Regulation & Standards

Asia’s regulatory landscape gets more complex

Published: Jul 2021

Asia Pacific’s multiple markets and patchwork of regulations are difficult for treasurers to navigate at the best of times. And now, newer, emerging trends – such as data and privacy, crypto and environment, social and governance (ESG) issues – are adding to the complexity of rules in the region.

With various laws, guidelines and pronouncements, the regulatory landscape in Asia Pacific can soon become a checklist of acronyms and alphabet soup. Keeping on top of the region’s regulations is already a challenging task for treasurers, particularly with its diversity of markets, and that is set to become more difficult. Broader trends are afoot – such as the emergence of central bank issued digital currencies and a focus on environment, social and governance (ESG) issues – which are likely to be followed by even more rules and regulations.

The regulatory landscape is already challenging, and in some markets, such as China, it is constantly changing. “China is doing a lot very quickly,” says Tony Wood, Partner, Risk Advisory at Deloitte China. For treasurers, he says, “The macro challenge is the sheer pace of change and staying compliant with changes they may not have been aware of.”

And in other jurisdictions in Asia, there is an opacity to the regulations that can be difficult to navigate. The regulations could be published in an elaborate form of the local language, for example, which is difficult to translate. Not only that, Wood says, for Western companies “It can be hard work to understand what the intention is” of the various laws, regulations, guidelines and pronouncements. “Everyone struggles with that,” says Wood. He adds there are technology solutions available that aim to keep users abreast of the regulations across the region, but as yet they do not adequately solve this issue.

For treasurers, there is a lot to navigate, especially given the diversity of law and regulation in the various markets. “It is particularly difficult for smaller companies that are in many of these jurisdictions and need to stay on top of everything,” says Wood.

The range of regulations can be overwhelming, and for corporates they can be those that affect them directly, or those that are more indirect – with implications from regulations for the financial services industry, for example. Wood points to the trend of bank resolution regimes in various markets – such as China and Singapore – that will have implications for cash and liquidity ringfencing. This also comes in the context of the regulatory drive for greater transparency about where money is sitting and how inter-company positions are being managed, he says.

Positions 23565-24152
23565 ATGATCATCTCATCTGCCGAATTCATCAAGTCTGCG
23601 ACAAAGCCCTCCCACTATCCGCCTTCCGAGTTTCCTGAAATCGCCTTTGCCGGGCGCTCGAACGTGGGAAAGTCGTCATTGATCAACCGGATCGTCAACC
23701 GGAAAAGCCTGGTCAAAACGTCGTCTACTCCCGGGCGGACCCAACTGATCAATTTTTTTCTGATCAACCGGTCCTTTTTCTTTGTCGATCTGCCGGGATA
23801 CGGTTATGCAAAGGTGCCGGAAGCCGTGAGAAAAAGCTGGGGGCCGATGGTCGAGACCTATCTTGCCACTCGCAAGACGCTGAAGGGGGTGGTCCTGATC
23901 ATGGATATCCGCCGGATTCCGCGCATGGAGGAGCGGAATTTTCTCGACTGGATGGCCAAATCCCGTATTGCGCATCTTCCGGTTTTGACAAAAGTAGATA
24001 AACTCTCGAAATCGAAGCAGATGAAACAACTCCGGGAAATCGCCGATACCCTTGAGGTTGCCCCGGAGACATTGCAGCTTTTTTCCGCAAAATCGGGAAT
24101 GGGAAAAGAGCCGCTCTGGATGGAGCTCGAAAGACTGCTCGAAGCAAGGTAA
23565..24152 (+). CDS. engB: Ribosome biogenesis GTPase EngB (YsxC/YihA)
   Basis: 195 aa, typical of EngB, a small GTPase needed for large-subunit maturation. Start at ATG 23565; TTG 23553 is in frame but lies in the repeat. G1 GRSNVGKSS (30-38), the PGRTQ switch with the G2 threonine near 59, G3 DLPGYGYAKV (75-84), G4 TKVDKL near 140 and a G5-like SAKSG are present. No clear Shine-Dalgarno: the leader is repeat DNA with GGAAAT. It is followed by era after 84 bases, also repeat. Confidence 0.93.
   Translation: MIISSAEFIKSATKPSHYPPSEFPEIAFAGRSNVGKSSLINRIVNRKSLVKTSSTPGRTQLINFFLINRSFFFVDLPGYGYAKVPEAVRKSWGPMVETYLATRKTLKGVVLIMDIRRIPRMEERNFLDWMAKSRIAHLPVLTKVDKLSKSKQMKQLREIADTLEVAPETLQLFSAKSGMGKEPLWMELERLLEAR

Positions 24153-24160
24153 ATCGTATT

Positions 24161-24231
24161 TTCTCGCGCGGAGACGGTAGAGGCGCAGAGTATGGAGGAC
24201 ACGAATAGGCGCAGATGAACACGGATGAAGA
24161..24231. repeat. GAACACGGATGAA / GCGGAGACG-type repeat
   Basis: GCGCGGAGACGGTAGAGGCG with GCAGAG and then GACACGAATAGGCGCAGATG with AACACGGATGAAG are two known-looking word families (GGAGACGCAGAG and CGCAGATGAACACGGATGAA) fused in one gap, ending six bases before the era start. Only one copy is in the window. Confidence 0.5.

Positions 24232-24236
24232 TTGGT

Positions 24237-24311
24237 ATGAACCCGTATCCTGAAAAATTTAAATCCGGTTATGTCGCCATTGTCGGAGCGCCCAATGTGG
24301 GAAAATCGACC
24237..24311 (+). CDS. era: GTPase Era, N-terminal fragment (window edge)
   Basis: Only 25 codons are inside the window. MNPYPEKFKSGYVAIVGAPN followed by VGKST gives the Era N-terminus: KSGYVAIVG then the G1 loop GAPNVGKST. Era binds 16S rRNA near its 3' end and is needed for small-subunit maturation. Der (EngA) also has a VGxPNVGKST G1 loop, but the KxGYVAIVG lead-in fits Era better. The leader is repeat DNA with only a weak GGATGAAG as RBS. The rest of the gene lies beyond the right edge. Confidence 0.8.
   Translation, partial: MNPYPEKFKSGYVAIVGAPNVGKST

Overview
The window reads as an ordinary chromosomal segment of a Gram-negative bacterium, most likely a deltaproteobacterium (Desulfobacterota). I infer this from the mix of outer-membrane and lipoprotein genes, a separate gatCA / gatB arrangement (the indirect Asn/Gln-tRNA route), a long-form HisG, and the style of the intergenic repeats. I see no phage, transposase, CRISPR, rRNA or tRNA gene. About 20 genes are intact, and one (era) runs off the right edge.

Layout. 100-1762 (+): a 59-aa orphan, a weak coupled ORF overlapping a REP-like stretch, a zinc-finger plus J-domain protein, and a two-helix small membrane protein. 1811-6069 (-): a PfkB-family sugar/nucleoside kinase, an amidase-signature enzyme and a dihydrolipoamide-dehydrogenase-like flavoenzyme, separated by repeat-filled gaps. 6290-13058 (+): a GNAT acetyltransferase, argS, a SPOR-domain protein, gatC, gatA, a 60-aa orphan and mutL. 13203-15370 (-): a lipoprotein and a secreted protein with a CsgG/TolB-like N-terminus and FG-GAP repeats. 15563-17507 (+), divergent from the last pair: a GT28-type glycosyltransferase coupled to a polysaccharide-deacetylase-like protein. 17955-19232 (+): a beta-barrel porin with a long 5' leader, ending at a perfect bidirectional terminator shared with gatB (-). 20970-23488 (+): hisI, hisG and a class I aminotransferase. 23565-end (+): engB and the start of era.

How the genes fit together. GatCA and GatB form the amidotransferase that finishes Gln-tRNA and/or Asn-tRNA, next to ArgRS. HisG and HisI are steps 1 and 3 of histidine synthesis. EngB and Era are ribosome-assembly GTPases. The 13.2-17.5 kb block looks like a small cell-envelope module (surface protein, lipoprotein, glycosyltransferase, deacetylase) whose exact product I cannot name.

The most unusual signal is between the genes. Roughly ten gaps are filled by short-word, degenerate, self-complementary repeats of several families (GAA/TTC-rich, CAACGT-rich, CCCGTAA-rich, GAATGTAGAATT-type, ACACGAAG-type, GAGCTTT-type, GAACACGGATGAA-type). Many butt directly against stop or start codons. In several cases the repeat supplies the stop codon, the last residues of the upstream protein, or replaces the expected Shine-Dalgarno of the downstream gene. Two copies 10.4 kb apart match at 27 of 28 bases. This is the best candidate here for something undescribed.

And another example of a macro trend that is affecting treasurers in Asia at the moment is the US sanctions regime, and how it is affecting individuals in Hong Kong, for example. In particular, the ‘connected parties’ of sanctioned individuals can be difficult to get clarity on and treasurers could find they have issues in their supply chain, comments Wood.

While issues such as sanctions, anti-money laundering or know your customer have been regulated for years, there are broader mega trends afoot that are new territory for corporates and regulators alike.

A mega trend that is affecting businesses of all types is data, and even treasurers are beginning to think how they can be more like Amazon or Google in how they use it to drive better outcomes. As big data becomes more commonplace, however, so do the regulations surrounding it – although it is still new territory for many.

Wood points to the information and security laws and regulations as a trend in the region. “We see a hardening of the regulation around those laws – for good reason – and all the countries in this region are in a debate about the privacy and the ownership of data,” he says.

In markets such as Indonesia, there are particular challenges around the cross-border management of data and information. This has forced international companies to have onshore operations and systems, and run subsidiaries with separate governance structures. “You have to be aware of these rules and what you can and cannot do. And it’s not just being aware of the rules – you have to be aware of how they are being interpreted,” says Wood.

In many respects, the EU’s General Data Protection Regulation (GDPR), which addresses the handling of personal data by companies, is the benchmark for the region. In fact, the GDPR has had a direct impact on local regulations. A regulatory outlook report from Deloitte, for example, notes that the GDPR has influenced regulators in Asia Pacific with Thailand and India using the European rules as the basis for their own privacy regulations.

And the GDPR has also had an impact in Singapore. According to law firm Ashurst, “The GDPR gained prominence internationally partly due to its increased financial penalties for breaches – and that had a significant effect on organisations around the world, significantly increasing the visibility of data privacy breaches at senior management level. Increased penalties for data privacy law breaches have subsequently been discussed in various jurisdictions – and Singapore has now followed suit.”

Anton Ruddenklau, Partner, Head of Financial Services Advisory, KPMG in Singapore, points to the Monetary Authority of Singapore’s principles for artificial intelligence and data analytics in the financial sector. The principles – ‘FEAT’ – of fairness, ethics, accountability and transparency are similar to those of other markets, such as the UK, regarding data, comments Ruddenklau.